Buildings evolve over time and, in today’s COVID-19 environment, retro-commissioning is more important than ever.
It was Dr. Albert Einstein who said, “if you can’t explain it simply, you don’t understand it well enough.” With this in mind, let us try to demystify HVACR retro-commissioning.
Commissioning and recommissioning other computer building systems — such as fire protection and alarms, emergency power and electrical systems — can and should follow a similar protocol. None of these systems will be discussed, other than to maintain that any other life safety devices that integrate with HVACR systems require special attention.
To understand retro-commissioning, let’s review commissioning on a new project.
Mr. Jones has purchased a property to build a new office building for his expanding business. Mr. Jones then hires an architect and relies on the architect to contract out the mechanical, electrical and plumbing engineering. The engineer designs an HVACR system consisting of:
- Gas-fired, packaged rooftop units with a BACnet interface.
- Variable Air Volume (VAV) boxes with electric heating coils to create zone controls.
- A sheet metal duct system for air distribution.
- A Digital Controls (DDC) System to regulate VAV boxes and integrate the needs of various zones and communicate with the rooftop equipment.
Fast forward a year and the complex construction project has moved along. A vacant lot has now transformed into an elegant piece of architecture that Mr. Jones can happily move his entire office staff into.
Wait. Not so fast
Yes, the building looks terrific, however, without indoor comfort and ventilation Mr. Jones’s feelings of pride and joy could easily turn into frustration and anger, eventually leaving him no alternative but to call his cousin Mr. Smith of Smith, Brown and Green Legal Firm to begin an endless process of litigation.
Let’s pull back the curtain and see how to avoid the process.
Before turning the building over to Mr. Jones, the HVACR contractor sent his start-up technicians to the job site. They carefully followed the manufacturer’s instructions and checked each function of the rooftop equipment, including heating, cooling, ventilation modes, safety and operating controls, belts, filters, direction of rotation all checked and verified and documented.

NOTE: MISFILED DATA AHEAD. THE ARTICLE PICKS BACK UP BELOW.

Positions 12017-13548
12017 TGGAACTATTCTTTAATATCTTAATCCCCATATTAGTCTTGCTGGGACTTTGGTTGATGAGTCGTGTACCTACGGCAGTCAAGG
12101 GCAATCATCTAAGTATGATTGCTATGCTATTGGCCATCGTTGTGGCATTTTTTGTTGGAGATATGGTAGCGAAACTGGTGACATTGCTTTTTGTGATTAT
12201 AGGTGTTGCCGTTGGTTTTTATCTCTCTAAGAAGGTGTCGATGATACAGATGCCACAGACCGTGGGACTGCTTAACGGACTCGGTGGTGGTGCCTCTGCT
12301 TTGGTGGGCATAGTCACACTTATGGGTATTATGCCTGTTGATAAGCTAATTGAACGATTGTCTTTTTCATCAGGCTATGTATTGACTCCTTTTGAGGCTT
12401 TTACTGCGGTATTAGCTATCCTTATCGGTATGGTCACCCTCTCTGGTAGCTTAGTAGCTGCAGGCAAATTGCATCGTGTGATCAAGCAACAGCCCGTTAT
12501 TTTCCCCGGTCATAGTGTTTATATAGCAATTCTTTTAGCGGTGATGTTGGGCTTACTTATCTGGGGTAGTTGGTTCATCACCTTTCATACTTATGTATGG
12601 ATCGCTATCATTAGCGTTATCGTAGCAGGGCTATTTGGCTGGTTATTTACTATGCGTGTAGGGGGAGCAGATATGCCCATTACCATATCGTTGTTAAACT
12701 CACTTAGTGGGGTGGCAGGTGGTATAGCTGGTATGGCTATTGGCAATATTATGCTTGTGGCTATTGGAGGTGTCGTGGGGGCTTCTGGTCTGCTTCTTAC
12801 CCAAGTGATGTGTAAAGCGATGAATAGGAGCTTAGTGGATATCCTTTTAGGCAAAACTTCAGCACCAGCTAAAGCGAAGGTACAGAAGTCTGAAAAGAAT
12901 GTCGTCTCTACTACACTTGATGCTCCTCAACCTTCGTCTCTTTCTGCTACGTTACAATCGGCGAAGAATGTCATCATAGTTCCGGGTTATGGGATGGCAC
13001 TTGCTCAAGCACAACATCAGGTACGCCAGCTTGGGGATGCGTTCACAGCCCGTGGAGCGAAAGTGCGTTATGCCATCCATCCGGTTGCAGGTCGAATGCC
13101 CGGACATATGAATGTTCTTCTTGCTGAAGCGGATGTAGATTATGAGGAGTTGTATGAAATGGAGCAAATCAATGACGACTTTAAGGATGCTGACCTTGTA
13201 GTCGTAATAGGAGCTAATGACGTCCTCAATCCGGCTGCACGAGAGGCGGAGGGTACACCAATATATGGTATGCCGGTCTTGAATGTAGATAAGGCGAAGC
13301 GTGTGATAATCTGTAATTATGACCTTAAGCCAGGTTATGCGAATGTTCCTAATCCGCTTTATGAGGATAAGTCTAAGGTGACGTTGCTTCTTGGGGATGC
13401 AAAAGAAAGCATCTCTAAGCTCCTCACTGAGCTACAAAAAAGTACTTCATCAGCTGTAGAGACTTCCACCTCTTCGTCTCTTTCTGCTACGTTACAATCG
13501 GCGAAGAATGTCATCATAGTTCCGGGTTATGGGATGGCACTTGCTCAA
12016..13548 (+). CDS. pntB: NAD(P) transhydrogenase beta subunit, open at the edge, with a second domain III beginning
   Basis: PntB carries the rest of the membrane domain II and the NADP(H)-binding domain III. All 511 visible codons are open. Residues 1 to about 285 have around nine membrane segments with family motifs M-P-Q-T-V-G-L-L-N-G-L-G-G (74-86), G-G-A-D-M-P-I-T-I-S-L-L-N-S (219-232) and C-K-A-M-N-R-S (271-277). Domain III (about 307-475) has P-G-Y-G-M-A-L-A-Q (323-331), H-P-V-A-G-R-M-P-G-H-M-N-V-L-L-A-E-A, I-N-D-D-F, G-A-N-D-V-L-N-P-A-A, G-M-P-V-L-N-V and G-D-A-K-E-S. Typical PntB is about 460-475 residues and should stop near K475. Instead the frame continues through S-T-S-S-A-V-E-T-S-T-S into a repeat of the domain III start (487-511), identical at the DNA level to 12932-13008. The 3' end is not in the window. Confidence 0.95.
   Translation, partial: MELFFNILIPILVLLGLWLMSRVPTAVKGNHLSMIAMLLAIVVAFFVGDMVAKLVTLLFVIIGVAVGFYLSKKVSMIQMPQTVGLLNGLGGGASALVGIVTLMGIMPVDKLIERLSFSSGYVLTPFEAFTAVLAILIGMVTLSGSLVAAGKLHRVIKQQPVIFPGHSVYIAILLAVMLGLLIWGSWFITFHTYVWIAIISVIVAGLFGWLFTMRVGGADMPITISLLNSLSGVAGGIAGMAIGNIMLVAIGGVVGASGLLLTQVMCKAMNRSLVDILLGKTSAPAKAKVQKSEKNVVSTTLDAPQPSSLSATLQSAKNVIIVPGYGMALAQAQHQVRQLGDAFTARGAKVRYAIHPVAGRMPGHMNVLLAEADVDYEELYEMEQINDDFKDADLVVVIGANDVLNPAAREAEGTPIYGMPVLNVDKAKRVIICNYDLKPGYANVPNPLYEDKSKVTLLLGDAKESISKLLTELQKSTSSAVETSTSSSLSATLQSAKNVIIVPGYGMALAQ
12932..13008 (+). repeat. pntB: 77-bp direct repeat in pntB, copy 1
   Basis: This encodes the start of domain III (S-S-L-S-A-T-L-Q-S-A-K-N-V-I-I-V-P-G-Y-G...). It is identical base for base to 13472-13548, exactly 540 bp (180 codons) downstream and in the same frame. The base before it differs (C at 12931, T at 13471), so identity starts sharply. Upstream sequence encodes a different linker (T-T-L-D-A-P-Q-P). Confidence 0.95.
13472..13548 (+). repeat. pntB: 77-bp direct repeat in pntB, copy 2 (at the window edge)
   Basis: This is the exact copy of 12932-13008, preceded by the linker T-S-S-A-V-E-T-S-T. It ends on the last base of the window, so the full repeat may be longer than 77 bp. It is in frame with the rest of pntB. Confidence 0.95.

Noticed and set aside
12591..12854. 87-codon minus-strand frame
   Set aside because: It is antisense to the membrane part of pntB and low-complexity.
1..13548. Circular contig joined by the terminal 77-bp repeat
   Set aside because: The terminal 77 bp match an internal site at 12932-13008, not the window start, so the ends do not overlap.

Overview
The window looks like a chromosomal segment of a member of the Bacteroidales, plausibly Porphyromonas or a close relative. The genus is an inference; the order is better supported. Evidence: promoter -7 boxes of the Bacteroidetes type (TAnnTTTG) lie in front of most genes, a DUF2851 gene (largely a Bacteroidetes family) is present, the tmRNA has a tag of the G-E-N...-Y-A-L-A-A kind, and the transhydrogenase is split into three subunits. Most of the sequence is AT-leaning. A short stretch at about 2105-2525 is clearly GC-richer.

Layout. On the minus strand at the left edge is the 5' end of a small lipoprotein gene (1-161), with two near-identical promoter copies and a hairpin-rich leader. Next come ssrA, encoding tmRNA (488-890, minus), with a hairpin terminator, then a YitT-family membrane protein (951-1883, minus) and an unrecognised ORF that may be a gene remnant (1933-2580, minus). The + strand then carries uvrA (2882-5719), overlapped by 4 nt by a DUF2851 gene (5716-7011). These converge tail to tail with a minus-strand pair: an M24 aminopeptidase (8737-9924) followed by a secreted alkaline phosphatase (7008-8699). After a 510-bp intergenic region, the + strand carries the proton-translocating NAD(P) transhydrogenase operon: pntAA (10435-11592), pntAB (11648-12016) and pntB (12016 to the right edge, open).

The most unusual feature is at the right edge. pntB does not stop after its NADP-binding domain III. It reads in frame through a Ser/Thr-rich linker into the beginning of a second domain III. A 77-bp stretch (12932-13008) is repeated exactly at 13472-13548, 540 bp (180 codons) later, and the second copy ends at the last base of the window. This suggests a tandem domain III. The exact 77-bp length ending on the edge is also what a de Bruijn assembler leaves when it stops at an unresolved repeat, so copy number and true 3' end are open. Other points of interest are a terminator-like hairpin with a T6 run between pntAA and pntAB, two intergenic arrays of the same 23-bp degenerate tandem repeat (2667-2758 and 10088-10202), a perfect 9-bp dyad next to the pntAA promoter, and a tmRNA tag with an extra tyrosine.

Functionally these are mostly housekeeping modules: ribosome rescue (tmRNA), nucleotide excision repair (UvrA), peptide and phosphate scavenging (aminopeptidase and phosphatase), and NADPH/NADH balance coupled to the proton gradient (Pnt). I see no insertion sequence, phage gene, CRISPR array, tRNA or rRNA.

Now, it was time for the control department to get in there. All VAV boxes checked, as is the position of outside air dampers, economizer section operation, duct pressure controls, etc.
Before the mechanical contractor leaves the project as directed by contract, he hires an independent third-party balancing contractor to verify all air flows meet the engineer’s requirements.
The contractor has now finished his work … well, almost. Before the project started, Mr. Jones and the architect made the decision to employ the services of a third-party commissioning agent to assure Mr. Jones the entire HVACR system has been installed as required in the contract.
Each MEP engineer more than likely will have their own version of what this process should include. Generally, the process could follow this scope:
- Validate that each piece of equipment is installed in accordance with plan specifications and approved submittals.
- Field verify all equipment installed complies with plans, specifications and approved submittals.
- Carefully document all data.
- Validate and check all HVACR infrastructure including piping and ductwork.
- Checking and assuring such things as pipe and duct supports, sizing accuracy, duct joints, insulation, vibration elimination devices, condensate drains and traps (this list can be expansive).
- Review and validate all HVACR contractor documentation pertaining to equipment startup to assure that manufacturing recommendations have been documented and complied with.
The commissioning agent must now go to work with the control installation personnel to assure all sensors are properly tagged and calibrated. The agent will also put the systems through all aspects of the sequence of operation.